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Theresa May And Nicola Sturgeon Fall-Out Over Brexit And Scottish Independence

Ahead of triggering Article 50 on Wednesday.

27/03/2017 20:42 | Updated 28 March 2017

Tensions between Theresa May and Nicola Sturgeon have exploded on social media in a fall-out over Brexit and Scottish independence.

The pair held a tense meeting in Scotland where the UK Prime Minister refused to give ground on the Scottish First Minister’s demand for a second referendum.

Sturgeon said she was left “frustrated” by May - but suggested she had secured a concession over Brexit negotiations ending within 18 to 24 months.

This would mean the terms of the exit deal with Brussels would be clear enough to hold an independence vote before leaving the EU. Article 50 is being triggered later this week, triggering up to two years of negotiations.

But Downing Street pushed back on the suggestion a Brexit deal would be sown up within 18 months.

Which prompted a rebuttal from Sturgeon.

After talks broke up earlier in the day, Sturgeon characterised the meeting as “business like”. But she told the BBC she was “frustrated by a process that appears not to be listening” .

The SNP leader said:

“It was a business like meeting. I wished the Prime Minister well for the negotiations that will kick off when she triggers Article 50 on Wednesday. 

“I indicated the Scottish Government’s desire to be constructive and play a part in getting what is in everybody’s interests - the best possible deal for the UK.

“I had been under the impression we may be about to get some kind of offer from UK government around powers for the Scottish Government but nothing of that nature emerged.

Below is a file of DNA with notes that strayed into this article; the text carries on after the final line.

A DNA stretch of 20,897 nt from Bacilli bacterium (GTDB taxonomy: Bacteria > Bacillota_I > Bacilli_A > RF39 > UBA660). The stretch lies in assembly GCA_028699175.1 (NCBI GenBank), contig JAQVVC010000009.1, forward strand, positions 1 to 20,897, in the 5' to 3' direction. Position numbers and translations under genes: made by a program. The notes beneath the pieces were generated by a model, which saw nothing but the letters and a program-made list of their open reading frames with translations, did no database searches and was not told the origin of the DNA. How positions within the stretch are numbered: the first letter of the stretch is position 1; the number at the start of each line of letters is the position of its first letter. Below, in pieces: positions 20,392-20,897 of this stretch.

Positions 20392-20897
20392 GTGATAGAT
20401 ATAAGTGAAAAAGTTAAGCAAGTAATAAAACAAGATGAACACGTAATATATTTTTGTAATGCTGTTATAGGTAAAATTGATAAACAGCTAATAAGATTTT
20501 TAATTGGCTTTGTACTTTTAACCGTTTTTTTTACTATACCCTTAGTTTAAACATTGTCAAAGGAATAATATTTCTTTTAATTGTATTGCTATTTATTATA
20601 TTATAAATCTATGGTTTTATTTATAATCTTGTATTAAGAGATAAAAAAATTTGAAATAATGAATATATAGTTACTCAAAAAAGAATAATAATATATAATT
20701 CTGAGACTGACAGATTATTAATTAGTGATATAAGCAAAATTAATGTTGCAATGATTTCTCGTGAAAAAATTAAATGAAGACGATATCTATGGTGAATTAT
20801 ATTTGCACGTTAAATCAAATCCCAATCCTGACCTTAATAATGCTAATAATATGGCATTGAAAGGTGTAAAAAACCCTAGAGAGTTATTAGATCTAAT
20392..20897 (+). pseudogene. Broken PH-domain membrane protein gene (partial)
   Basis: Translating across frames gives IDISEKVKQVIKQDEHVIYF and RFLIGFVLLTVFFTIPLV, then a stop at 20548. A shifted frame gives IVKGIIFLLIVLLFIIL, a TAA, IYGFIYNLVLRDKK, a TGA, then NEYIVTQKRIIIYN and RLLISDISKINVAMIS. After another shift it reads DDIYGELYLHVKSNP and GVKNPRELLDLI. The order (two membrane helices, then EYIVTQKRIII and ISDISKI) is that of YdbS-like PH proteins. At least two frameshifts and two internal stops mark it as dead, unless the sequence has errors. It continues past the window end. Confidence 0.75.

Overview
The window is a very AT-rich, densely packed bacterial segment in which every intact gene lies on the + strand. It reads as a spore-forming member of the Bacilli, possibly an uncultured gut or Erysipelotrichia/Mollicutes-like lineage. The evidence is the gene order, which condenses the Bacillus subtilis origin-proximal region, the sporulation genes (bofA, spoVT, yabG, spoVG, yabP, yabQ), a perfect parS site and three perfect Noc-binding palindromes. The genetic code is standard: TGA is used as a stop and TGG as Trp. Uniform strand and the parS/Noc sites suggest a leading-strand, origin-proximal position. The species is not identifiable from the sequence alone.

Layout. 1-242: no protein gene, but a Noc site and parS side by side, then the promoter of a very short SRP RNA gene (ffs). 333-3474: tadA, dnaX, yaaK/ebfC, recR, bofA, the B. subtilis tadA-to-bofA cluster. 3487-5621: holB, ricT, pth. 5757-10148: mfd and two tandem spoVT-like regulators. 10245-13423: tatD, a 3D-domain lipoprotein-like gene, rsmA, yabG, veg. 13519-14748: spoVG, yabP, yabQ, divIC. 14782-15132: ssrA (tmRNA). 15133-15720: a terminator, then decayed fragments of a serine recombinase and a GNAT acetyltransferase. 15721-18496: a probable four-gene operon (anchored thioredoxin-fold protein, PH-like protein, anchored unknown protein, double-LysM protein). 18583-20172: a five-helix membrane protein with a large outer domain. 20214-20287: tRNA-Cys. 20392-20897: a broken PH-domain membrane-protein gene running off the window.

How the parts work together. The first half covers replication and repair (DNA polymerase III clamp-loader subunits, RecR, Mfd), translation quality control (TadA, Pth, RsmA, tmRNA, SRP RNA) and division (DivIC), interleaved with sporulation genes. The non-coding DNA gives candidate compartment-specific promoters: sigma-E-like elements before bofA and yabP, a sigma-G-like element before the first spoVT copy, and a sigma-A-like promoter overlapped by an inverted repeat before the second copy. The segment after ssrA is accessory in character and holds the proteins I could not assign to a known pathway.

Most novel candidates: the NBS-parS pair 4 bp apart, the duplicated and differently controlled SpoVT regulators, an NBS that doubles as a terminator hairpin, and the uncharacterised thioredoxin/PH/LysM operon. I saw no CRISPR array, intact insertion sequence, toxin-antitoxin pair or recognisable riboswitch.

“What was interesting though... was she is very clear the terms of Brexit, both the exit terms and the details of the future relationship on the trading between the UK and the EU will be clear before the UK exits.

“I put to her that will be in 18 months to two years, she said yes that was her expectation - of course that is the timescale I think the people of Scotland should have their ability make an informed choice.”

By contrast, May told reporters she did not think Scottish people should be making a “significant decision until all the facts were known”.

“The United Kingdom government will be working until we get the best possible deal for the whole of the UK and the people of Scotland,” she said.

Earlier, in a speech to civil servants in East Kilbride, May said the UK was an “unstoppable force” in the world and Brexit would make it “stronger”.

Photographs taken ahead of the meeting at Glasgow’s Crowne Plaza Hotel underlined the tension.

There was no on-camera handshake and the camera capture awkward smiles.

PA Wire/PA Images
Prime Minister Theresa May and First Minister Nicola Sturgeon meet at the Crowne Plaza hotel in Glasgow
PA Wire/PA Images
AFP via Getty Images
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